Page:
Thursday, November 22, 2012
La Fiesta de la Muerte
2. An All Souls' Day offering in the Anahuacalli. By the Linares family. Mexico City.
3. Alegre carroza funeraria. An amusing funeral carriage in polychromed clay. Metepec.
4. Altar de Muertos. An All Souls' Day altar in a private home decorated with handcrafts from different regions of Mexico.
5, 6. A Zapatista skull "Judas". By the Linares family. Mexico City.
7. A Judas. Mexico City.
8. Miguel Linares giving the finishing touches to a cardboard "sugar skull". Mexico City.
9. the Linares family, excellent artisans in the making of "Judases", mask, "sugar skulls" and fantastic "alebrijes". Mexico City.
10. Judas alebrijado. A 10 meter high "judas". By the Linares family. Mexico City.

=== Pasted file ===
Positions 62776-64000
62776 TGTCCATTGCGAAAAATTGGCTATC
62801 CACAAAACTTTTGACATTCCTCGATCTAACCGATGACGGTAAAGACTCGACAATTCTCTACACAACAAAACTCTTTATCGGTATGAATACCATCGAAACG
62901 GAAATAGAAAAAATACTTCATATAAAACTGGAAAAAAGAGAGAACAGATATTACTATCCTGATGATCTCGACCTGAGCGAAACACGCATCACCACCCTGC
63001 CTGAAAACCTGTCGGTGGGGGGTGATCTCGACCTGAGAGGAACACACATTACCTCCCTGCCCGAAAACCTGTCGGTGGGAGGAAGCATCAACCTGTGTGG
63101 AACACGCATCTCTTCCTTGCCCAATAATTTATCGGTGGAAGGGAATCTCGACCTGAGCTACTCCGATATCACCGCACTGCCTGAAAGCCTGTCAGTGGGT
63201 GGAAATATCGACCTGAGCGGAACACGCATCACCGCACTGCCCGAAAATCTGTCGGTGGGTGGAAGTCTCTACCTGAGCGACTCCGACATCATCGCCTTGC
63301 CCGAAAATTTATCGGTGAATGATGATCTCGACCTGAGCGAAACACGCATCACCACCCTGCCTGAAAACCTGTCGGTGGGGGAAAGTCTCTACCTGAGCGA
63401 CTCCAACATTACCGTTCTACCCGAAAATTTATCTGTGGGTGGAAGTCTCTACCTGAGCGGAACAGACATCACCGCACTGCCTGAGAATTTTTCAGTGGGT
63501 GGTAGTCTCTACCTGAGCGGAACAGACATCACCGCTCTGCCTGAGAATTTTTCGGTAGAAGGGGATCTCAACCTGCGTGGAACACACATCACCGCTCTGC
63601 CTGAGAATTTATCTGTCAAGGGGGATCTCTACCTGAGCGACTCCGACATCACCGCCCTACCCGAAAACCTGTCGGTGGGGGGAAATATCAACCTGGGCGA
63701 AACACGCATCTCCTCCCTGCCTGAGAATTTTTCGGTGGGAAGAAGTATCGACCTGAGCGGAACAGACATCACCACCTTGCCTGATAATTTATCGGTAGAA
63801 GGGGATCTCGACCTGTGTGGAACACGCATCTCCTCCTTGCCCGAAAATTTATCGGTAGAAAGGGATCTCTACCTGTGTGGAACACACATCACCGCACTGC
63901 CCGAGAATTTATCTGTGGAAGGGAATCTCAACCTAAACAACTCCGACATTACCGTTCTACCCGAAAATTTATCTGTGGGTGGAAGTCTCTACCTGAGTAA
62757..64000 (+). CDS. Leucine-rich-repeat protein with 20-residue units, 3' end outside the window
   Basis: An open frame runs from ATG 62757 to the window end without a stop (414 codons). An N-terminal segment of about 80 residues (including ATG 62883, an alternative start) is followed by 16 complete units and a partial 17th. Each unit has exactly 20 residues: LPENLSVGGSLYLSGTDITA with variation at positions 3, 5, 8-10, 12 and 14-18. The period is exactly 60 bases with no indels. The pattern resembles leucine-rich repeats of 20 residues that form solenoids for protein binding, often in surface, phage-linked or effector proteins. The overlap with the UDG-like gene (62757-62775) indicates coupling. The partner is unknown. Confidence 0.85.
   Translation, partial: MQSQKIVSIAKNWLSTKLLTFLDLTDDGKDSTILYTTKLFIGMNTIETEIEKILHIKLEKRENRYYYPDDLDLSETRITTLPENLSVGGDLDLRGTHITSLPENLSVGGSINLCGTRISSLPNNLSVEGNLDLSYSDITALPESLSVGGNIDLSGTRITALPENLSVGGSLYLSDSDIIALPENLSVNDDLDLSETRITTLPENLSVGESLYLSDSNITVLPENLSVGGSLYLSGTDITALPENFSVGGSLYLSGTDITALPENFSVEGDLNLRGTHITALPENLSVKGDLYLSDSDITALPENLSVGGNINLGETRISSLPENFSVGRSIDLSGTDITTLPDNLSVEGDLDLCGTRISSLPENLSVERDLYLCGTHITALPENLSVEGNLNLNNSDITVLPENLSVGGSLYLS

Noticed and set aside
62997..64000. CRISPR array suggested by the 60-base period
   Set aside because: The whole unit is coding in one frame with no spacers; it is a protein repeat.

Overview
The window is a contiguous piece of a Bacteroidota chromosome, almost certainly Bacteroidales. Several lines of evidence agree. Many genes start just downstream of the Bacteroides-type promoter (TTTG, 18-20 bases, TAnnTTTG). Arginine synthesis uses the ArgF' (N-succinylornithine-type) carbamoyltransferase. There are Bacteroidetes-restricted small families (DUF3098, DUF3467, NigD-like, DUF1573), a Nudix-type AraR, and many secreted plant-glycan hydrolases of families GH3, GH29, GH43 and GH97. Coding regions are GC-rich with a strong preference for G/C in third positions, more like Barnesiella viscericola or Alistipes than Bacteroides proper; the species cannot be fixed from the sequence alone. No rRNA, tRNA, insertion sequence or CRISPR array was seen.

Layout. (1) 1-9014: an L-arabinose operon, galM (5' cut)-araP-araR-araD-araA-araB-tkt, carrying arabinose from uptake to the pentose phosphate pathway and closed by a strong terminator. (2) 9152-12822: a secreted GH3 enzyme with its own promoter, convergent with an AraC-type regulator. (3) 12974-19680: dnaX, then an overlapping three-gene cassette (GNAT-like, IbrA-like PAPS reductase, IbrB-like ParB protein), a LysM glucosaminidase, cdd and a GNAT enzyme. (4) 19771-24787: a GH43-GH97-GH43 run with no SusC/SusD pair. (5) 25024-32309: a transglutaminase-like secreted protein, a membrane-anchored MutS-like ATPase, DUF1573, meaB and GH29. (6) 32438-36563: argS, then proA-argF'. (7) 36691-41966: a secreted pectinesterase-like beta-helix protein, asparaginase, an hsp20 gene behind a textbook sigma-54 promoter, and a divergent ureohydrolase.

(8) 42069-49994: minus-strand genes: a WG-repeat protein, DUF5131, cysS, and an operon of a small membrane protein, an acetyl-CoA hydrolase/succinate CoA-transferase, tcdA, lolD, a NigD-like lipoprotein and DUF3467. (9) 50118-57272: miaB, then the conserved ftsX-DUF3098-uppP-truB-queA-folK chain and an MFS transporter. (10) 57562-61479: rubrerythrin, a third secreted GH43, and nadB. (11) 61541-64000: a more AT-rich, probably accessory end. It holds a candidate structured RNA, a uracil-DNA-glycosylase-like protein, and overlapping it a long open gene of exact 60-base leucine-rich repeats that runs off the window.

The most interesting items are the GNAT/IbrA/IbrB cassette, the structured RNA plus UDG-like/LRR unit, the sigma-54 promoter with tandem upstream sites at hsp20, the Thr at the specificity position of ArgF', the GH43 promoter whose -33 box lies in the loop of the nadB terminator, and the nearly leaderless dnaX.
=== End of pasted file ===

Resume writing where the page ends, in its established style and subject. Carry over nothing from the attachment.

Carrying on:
Death is a prominent theme in Mexican popular art, so familiar to us from the great sculptures of pre-Hispanic Mexico, of which the most outstanding example is the majestic and terrifying Coatlicue, Goddess of the Earth and of Life, who wears the mask of death, or perhaps the beautiful skull shaped in rock crystal by the master hand of an Aztec craftsman. The theme is perpetuated in the bittersweet humor of great popular cartoonists, such as Santiago Hernandez, Manuel Manilla and Guadalupe Posada, who highlighted events in the daily life of the people through the portrayal of figures of skeletons showing an ironic grin full of sarcastic humor in which Death is a personality with human traits, a friend or companion with whom we can make a joke. Diego Rivera said of Posada, 'His talent was as corrosive as the acid he used to prepare his etchings in holding up to scorn the Establishment of his day". "Posada: Death has become a carouser who fights, gets drunk, cries and dances". "A friendly death, a death which becomes a thing of articulated cardboard to be moved by pulling a string". "Death as a sugar candy skull, a death to feed the sweet tooth of children while their elders fight and fall dead or are hung by the neck". "A reveling death which takes part in dances and visits the cemetery to eat 'mole' and drink pulque among the graves." ". . . All are portrayed as skeletons, from cats and bean sellers to Porfirio Diaz and Zapata and including ranchers, artisans and 'dudes' as well as workers, farmers and even Spaniards". Although to a person from the Old World or one who has absorbed its culture the thought of death is a horrifying one, most Mexicans do not consider it as a denial of life, but rather as a complement to it and they accept it so naturally that they eat candy skulls, play with skeleton puppets to produce a macabre dance, buy the little figures known as "padrecitos" which have a chick pea for a head and which, glued to a strip of paper, march in a procession carrying a tiny coffin or gather around a tomb from which when a string is pulled a skeleton appears with a bottle in his hand. Death is also represented in all manner of clay or cardboard skeletons: cyclists, priests, "charros", mothers with children in their arms, street musicians who paradoxically assume oddly lifelike postures, even a couple dressed as bride and groom, ironically portraying Death as participating in the sacrament that perpetuates life! This is a basic idea which goes back to the very roots of the Indian half of Mexican culture. To the pre-Hispanic Mexican death is only a necessary prelude to resurrection; one must die to be born again and it is death which is the great creator of life. The celebration of the "Day of the Dead" (November 2) is a source of inspiration for the artisan who devotes part of his production to it: incense burners for the special altars honoring the dead in the homes or grave ornaments. Those from the State of Oaxaca are very beautiful as are those of Santa Fe de la Laguna in Michoacán, from the Barrio de la Luz in Puebla in black glaze known as "toritos" and surrounded by candles and marigolds, those of black glaze also from Metepec in the State of México, the polychromed ones of Matamoros, Puebla and Ocotlán, Oaxaca, about which are portrayed the dead souls as tiny figures clasping hands. In the states of Oaxaca, Jalisco and Guanajuato polychromed pottery toys representing death are made and in Toluca little tombs, animals, flower baskets and shoes of spun sugar are made for the souls of dead children. Altars are also decorated with garlands of tinfoil and tissue paper flowers and paper cutouts with allegorical figures as well as the traditional sugar candy skulls with tin foil and the names of dead relatives written on the bony foreheads. In Mexico City for All Saints' Day decorated sugar skulls are made and cardboard toys called "entierros" (burial processions) with a file of marching monks and a coffin pasted on a strip of cardboard.